Regardless of the circumstance, you might want to consider a much preferable choice…
It’s trimming your dog’s ear hair instead. Such is much safer and won’t lead to any harmful consequences if done properly.
How often should you pluck dog ears?
How often you should pluck dog ears depends on whether they’re furry in that area or not.
If your dog has hairy ears, they need more frequent ear hair maintenance.
And if you choose to pluck the hair on their ear, proceed with caution. Only do so once every 6 weeks for your furry pooch.
If Fido doesn’t have that much hair on their ears, then once every 2 months of plucking will do.
Moreover, here’s a clear instructional video on how to pluck your dog’s ear hairs.
But for a healthier approach, you can switch to trimming their ear-hairs instead.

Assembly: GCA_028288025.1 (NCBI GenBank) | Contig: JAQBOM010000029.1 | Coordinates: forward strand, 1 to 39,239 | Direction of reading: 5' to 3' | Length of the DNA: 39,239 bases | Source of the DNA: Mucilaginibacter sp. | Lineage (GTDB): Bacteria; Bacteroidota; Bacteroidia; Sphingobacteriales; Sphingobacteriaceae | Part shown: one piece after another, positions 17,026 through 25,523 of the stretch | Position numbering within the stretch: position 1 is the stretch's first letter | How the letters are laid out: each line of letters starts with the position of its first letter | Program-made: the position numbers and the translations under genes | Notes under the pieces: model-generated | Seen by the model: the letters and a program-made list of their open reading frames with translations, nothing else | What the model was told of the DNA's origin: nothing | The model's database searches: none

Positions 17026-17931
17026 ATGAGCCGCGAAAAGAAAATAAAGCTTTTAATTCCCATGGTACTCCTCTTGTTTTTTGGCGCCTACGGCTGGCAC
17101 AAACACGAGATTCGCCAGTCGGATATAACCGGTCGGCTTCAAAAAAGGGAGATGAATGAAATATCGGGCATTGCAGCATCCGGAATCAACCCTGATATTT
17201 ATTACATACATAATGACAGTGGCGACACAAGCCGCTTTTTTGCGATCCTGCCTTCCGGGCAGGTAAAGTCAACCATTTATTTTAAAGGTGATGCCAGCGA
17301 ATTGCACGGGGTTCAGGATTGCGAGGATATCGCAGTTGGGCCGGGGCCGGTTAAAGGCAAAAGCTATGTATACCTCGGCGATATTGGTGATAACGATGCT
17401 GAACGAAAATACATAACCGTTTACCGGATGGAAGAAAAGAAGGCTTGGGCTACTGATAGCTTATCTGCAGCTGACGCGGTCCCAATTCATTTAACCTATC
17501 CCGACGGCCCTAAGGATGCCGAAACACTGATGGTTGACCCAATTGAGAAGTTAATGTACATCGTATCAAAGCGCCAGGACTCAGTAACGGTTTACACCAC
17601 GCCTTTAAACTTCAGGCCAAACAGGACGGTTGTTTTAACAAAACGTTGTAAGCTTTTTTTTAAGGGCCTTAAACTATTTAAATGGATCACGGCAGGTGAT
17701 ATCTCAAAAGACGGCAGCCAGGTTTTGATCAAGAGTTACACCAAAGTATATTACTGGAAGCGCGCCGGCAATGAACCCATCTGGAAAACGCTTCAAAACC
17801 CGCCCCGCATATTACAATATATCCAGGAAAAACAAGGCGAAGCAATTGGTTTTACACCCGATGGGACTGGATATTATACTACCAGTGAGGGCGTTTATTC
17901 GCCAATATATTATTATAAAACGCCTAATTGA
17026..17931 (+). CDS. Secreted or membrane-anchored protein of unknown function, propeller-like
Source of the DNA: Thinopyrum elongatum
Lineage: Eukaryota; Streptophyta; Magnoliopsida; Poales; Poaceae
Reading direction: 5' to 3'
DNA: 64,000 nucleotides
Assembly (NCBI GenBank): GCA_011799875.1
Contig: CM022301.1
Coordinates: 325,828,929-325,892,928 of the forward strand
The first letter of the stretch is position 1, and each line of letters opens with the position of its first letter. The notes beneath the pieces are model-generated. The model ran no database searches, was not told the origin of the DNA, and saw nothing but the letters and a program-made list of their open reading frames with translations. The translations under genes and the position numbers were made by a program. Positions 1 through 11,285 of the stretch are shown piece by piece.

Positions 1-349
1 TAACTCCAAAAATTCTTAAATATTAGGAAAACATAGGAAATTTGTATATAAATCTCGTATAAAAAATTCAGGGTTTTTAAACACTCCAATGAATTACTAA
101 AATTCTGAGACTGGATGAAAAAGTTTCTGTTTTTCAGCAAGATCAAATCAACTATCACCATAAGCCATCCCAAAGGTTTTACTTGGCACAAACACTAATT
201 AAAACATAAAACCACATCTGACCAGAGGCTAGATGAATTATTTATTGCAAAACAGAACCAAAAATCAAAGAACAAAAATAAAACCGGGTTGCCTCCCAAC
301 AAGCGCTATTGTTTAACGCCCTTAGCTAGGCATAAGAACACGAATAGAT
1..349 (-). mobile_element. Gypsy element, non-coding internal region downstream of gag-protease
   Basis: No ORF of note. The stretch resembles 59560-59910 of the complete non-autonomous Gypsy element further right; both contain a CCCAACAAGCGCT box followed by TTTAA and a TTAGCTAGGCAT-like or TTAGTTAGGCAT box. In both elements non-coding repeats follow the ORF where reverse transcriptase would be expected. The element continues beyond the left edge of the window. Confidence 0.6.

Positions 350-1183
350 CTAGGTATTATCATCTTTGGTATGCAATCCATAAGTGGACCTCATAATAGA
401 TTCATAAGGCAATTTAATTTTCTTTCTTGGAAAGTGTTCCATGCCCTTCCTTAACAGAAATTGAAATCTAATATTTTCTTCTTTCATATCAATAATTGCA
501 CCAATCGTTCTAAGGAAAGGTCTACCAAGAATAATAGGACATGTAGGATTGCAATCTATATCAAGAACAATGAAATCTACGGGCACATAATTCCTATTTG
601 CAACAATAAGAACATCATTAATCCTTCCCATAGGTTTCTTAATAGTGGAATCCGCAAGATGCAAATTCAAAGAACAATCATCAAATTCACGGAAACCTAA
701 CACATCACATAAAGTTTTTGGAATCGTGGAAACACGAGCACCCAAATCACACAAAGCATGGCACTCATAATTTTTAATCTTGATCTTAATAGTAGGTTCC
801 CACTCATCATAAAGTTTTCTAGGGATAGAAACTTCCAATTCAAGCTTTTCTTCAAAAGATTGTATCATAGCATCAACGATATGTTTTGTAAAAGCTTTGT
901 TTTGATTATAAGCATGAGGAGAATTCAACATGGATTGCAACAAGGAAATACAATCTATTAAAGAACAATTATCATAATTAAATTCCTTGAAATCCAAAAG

It’s a practice that won’t put your dog at risk of an ear infection.
Moreover, another key in maintenance is to check your canine’s ear habitually.
Regularly inspect your dog’s ear
You should be doing such a habit when you have a dog to look after.
Check to see if your pooch and their ears show the following signs:
- Redness of the skin.
- Foul and strong odor.
- Scratching their ears.
- Sudden and random irritability.
- Rubbing their ears against surfaces.
- Tilting or shaking the head constantly.
- Abnormal discharge (it’s smelly and brown).
- Pain, which will show through whining when you touch them.
Bring your dog to the vet immediately if you notice any of these.
Moreover, as a dog parent, you would want the best for your pooch. And as I said, ear grooming is an essential part of maintaining your dog’s body.
But what if you overdo it?
Overcleaning your dog’s ears
In cleaning your dog’s ear, vets say never to use cotton tip applicators. Those are better known as Q-tips.
Instead, you should use a cotton ball. Moreover, it should be soaked in a solution that the veterinarian recommends.
The dosage and frequency will also depend on their advice.